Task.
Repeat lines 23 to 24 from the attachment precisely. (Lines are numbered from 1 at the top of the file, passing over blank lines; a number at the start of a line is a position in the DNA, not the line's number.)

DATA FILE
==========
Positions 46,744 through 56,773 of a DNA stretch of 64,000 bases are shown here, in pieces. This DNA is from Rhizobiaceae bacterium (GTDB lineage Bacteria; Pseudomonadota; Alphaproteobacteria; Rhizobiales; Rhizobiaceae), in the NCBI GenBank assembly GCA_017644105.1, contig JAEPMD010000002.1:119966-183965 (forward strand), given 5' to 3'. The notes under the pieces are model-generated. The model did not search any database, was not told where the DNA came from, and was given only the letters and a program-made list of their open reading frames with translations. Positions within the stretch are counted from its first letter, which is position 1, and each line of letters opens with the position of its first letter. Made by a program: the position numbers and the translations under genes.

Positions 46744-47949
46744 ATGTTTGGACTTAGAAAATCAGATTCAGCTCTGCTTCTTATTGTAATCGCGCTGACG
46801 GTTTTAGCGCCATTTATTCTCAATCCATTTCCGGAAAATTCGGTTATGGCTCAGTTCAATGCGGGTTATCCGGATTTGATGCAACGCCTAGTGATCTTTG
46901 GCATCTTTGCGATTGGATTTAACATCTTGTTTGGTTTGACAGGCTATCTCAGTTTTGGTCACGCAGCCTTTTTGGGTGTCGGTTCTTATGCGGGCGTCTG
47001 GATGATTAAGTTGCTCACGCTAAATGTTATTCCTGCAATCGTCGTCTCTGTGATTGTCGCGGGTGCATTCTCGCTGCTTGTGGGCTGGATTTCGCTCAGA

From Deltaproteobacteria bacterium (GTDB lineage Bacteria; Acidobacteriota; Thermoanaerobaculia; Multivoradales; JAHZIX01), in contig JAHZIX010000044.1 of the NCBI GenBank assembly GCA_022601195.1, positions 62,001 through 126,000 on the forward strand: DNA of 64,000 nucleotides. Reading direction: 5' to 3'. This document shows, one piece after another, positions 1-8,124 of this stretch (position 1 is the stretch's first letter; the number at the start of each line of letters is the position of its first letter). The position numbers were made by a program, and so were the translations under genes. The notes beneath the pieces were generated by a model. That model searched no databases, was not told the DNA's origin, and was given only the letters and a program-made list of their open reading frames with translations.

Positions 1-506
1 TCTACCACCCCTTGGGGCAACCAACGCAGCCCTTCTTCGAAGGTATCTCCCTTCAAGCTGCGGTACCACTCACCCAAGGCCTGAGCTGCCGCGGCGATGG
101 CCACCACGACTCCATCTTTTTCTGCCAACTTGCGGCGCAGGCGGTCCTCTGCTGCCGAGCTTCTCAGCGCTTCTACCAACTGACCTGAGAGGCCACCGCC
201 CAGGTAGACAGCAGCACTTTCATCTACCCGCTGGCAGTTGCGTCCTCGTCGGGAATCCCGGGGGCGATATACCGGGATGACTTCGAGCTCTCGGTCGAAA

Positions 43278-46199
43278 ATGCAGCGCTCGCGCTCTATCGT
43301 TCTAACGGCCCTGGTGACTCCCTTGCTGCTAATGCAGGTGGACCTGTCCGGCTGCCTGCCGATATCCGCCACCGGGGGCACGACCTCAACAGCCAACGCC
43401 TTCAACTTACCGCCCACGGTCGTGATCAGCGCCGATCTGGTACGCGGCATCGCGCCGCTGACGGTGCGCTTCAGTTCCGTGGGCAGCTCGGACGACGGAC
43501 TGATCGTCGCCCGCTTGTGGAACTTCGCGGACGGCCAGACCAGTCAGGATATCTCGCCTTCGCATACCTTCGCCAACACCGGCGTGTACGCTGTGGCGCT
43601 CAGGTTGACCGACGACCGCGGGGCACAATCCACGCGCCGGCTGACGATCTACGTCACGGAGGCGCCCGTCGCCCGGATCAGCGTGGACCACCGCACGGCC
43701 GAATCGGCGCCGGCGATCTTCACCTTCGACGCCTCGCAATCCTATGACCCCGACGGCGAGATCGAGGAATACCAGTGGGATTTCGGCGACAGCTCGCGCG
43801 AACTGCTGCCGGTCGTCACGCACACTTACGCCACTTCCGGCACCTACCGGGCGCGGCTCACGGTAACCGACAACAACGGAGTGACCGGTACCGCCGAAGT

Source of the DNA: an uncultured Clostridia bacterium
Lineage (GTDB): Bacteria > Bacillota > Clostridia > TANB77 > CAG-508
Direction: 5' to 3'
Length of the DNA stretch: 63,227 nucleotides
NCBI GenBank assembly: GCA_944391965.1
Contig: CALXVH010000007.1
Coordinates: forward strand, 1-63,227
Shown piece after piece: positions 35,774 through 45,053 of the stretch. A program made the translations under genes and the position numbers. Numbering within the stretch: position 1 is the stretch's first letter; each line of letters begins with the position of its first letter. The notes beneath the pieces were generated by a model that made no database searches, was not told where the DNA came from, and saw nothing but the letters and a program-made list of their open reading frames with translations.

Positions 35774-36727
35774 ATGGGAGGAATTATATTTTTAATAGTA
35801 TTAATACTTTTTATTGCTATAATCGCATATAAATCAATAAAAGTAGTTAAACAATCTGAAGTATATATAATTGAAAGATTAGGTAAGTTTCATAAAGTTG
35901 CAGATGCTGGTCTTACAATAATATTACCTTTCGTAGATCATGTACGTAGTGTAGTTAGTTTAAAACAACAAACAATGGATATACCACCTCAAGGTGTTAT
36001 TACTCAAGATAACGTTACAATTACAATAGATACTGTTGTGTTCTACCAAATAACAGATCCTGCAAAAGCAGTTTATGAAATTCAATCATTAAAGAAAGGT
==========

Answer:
Length of the DNA stretch: 63,227 nucleotides
NCBI GenBank assembly: GCA_944391965.1